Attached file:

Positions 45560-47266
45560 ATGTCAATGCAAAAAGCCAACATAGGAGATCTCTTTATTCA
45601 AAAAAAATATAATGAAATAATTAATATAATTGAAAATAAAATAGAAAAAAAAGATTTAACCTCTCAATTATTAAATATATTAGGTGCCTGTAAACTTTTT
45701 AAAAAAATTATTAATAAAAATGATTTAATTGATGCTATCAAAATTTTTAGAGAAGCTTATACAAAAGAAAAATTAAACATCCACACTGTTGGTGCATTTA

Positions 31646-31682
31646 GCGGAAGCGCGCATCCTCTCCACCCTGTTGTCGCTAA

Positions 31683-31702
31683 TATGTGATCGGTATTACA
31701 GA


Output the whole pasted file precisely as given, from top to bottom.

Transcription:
Positions 45560-47266
45560 ATGTCAATGCAAAAAGCCAACATAGGAGATCTCTTTATTCA
45601 AAAAAAATATAATGAAATAATTAATATAATTGAAAATAAAATAGAAAAAAAAGATTTAACCTCTCAATTATTAAATATATTAGGTGCCTGTAAACTTTTT
45701 AAAAAAATTATTAATAAAAATGATTTAATTGATGCTATCAAAATTTTTAGAGAAGCTTATACAAAAGAAAAATTAAACATCCACACTGTTGGTGCATTTA

Positions 31646-31682
31646 GCGGAAGCGCGCATCCTCTCCACCCTGTTGTCGCTAA

Positions 31683-31702
31683 TATGTGATCGGTATTACA
31701 GA